Rahel held up her hand. Her fingernails were lustrously polished in a green to match the dress, with a hint of opal beneath. They weren’t quite talons. Exactly. “I did not come to fetch her for the Wardens,” she said.

Our hottie drink-buying guy settled down on the other couch. Cherise promptly took the place beside him, leaving me to perch uneasily next to Rahel. I sipped the mojito. Bittersweet, cool, biting hard on the tongue. Perfect, of course. “Then why are you here?” I asked.

“Have you met Fredo?” she asked, and indicated Mr. Wonderful. He gave me a model’s heartbreaking smile. “An old friend.”

“Djinn?”

“Silly girl. No. Just a man.” Rahel poured herself a glass of fizzy champagne from a bottle with a pink rose climbing it, and sipped. “Can I not also have a night off?”

“Not while we’re having one,” Cherise said. “Look, no offense, but you’re kind of scary. Like, Grace Jones on crack scary. I just want to dance and have a good time and not worrying you’re going to take any lyrics about burning this mother up literally.”

Rahel raised one thin, sharp eyebrow and sipped again. “I can mind my manners,” she said. “I have been around humans before. I can behave.”

I doubted that. Her golden eyes were taking in everything around us – especially the passing strangers – with the hungry intensity of a lion watching antelope.

“Fine,” Cherise said. “Behave, then. Fredo? Would you like to dance?”

I wasn’t absolutely sure he spoke English, actually, but the invitation was universal, and he smiled in agreement. He guided her back toward the dance floor.

Leaving me stuck on the couch, with the supernatural scary person.

“So,” I said, and guzzled mojito. “What exactly do you do to have fun when you, ah, go out?”

“People watch,” Rahel said. Her lips shaped a smile, but the expression in her eyes was a lot more forbidding. “Absorb the culture. It’s necessary, you know. Djinn must stay connected to the world around them if we are to blend in.”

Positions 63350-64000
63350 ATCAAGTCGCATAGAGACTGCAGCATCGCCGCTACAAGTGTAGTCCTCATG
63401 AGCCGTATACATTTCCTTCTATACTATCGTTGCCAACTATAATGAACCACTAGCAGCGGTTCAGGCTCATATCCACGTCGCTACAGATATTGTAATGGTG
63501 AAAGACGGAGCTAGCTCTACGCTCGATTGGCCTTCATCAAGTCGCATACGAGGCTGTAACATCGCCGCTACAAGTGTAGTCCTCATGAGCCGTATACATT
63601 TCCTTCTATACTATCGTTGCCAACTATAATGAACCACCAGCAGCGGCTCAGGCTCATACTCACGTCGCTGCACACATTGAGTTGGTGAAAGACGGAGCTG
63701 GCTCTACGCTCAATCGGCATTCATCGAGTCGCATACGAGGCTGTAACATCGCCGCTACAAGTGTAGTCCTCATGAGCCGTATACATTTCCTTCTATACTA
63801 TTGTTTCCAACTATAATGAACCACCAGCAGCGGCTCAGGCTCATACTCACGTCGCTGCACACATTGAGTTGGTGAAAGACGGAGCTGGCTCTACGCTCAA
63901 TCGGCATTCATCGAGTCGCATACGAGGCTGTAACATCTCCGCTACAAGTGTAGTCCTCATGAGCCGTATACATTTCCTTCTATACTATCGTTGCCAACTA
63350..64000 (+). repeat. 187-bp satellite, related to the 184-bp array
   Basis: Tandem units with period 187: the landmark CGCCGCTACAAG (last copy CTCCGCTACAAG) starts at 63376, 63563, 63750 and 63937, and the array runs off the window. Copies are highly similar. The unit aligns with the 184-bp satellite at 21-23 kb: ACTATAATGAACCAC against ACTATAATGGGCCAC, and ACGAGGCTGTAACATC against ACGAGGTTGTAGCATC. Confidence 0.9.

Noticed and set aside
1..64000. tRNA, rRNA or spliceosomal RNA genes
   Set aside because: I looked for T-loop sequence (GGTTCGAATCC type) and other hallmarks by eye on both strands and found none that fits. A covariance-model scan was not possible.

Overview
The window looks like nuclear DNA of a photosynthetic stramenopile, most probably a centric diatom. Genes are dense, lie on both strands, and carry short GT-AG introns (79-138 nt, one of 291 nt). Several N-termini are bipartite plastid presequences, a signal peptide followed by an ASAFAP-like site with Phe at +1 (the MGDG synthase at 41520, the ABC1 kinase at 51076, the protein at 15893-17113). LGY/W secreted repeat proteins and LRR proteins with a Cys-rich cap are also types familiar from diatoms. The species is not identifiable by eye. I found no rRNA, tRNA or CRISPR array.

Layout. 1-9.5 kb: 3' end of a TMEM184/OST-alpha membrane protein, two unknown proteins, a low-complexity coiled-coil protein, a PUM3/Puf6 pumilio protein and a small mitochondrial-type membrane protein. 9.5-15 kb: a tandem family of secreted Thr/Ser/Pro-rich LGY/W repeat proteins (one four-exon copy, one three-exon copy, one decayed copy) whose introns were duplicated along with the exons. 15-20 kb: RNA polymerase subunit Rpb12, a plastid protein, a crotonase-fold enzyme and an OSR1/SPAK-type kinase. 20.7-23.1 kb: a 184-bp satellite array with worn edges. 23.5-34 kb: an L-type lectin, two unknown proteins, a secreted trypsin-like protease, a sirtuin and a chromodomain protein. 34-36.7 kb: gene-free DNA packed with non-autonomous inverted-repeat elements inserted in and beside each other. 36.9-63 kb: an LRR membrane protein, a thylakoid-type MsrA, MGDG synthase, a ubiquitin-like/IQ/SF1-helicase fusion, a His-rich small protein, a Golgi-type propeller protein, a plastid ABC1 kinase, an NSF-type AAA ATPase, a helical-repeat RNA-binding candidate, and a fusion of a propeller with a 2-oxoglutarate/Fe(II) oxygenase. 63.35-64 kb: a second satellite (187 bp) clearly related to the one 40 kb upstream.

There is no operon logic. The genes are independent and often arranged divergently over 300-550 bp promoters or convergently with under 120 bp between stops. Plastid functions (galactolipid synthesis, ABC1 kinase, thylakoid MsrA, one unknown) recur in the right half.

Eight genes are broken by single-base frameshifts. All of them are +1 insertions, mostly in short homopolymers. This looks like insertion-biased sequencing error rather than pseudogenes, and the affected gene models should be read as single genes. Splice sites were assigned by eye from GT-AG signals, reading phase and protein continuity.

“Oh, yeah, honey, you blend,” I said. The rum was starting to take effect. “You do this often?”

“Often enough,” she said. “I like coming to places like this. So much energy. So much – passion.” Her eyes drifted half-closed, and she sipped champagne. “Here is where people are the most honest, I think. In their quest to fulfill their most basic urges.”

“I’m not here to fulfill any basic urges, beyond swilling some ethanol,” I said. “Look. No condoms.” I opened the purse to prove it. Which earned me a what the hell? look from a Djinn. That had to be a first. “I’m just here because Cherise thought it’d be a good idea for me to get out and, you know, relax. Loosen up. Meet people.”

“Dance,” Rahel said. “Yes?”

“Yes. Of course, dance.”

“I used to dance.” She sounded positively wistful about it. “Before – “

“Before?”

“Before I was as I am now,” she said. “When I was a girl.”

I knew that Rahel was what was known as a New Djinn – that she’d been born human, died, and been reborn as a Djinn. But somehow, there wasn’t much human about her. Far less than there was in David, for instance, or even Alice, who’d never been human at all. Rahel always felt … other.

So hearing her talk about being a girl was startling. “Tell me about what it was like, when you were young,” I said. “Not like this, I’m guessing.”

She laughed. “More like this than you could suppose. My people danced constantly. We danced for power, for celebration, for prayer, for rain, for sun, for food, for the waning of the moon. And yes, it was the same for us – we found lovers this way, dancing, admiring, feeling the hot flutter of attraction as we danced. You have taken this ritual, stripped away the magic, but the core is still there. Still living.”